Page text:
The fracture usually starts on the bottom so it is often not seen until it is too late. Pay particular attention to all underneath areas of machined 'steps'. Best way to feel if a crack is present in a machined surface is by running your finger nail over the area or with the aid of a small mirror.

    Make sure the camper is properly supported with suitable stands and do not place any part of your body under the camper.

    It is a good idea to place the wheel you have taken off under the axle.

 

learning to do it

   
So how do you go about doing a wheel bearing inspection and replace the bearings and seals on your camper? There is nothing better than hands on experience when learning a job like this. It is not hard, anyone can do it. If you have a mate that knows how to break down a hub, why not ask him to come around one afternoon and then throw on a barbie after.

    You can also ask your local mechanic to do the job and ask if you can watch so you are able to make repairs on the side of the track. Donít forget to ask how to remove and replace the cones on the hub.

    If you are a member of a 4wd, camper trailer or caravan club you could ask the host of the weekend get together if they could organise a workshop on this subject.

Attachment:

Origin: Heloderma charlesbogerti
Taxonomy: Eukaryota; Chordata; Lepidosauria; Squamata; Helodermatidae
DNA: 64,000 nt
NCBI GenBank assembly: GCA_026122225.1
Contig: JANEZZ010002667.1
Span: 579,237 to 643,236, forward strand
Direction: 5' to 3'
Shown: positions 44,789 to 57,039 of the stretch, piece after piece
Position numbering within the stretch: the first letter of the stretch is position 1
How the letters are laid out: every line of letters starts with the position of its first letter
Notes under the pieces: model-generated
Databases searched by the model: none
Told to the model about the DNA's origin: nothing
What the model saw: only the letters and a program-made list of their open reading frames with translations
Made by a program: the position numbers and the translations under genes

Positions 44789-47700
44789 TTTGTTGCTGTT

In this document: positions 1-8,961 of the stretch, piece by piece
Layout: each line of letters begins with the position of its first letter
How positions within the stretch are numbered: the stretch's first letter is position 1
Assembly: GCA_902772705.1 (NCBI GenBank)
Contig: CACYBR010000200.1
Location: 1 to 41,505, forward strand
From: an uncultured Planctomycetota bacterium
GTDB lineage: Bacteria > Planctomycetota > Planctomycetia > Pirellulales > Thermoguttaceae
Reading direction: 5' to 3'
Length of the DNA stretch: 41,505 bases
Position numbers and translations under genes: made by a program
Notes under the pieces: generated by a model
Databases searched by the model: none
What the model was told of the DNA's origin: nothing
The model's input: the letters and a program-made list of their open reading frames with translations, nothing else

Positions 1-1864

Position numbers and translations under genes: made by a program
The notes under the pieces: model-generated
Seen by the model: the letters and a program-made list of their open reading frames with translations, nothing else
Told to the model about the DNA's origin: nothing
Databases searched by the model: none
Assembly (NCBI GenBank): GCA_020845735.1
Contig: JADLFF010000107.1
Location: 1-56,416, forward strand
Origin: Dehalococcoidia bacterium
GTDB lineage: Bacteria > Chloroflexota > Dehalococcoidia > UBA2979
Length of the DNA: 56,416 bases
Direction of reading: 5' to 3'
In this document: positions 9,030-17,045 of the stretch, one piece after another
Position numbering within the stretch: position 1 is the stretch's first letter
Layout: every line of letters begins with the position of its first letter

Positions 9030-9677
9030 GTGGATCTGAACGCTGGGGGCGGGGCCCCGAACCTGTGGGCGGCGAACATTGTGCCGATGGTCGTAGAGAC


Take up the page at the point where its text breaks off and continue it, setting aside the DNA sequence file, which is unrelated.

At the last three Australian CamperTrailers Group national meets I have conducted a practical workshop on breaking down one of my own camper trailer hubs, showing how to inspect the bearings, remove the cone and inspect the axle. Then putting it all back together again including the technique of pushing grease into the bearing.

    You can also find suitable material on the net.

    A large shifter or spanner is needed to remove the centre nut on the stub. It is always handy to have a few extra split pins too.

    Most importantly always think safety first and never get under the trailer when it is supported on stands alone. Park the trailer on firm level ground and block the trailer tires on the opposite side securely so that no forward or rearward movement is possible. Jack up the trailer following the manufacturers instructions and secure the trailer on jack stands of adequate capacity front and rear. Then release the handbrake and undo the wheel nuts and remove the wheel.

     When finished donít forget to tighten your wheel nuts like I did once. The wheel came off rolling into the bush chewing all the wheel studs in the process. I now carry a spare set of wheel studs and nutsÖÖ. funny now.

     Again there are a number of different wheel studs & nuts used on camper trailers depending on the axle, hub and bearing combination used. For example Landcruiser hubs are popular for off road camper trailers. To replace a stud, simply hammer out and a new one hammered back in on the track side, lining up the grooves. 

     You may find it a little difficult lifting the wheel back on if you have a crook back or bad knees. A 10Rx15 tyre and steel rim combination weighs around 30 kgs. Squatting down and lifting this weight at arms length can be difficult. Be careful you don't bust your poofle valve.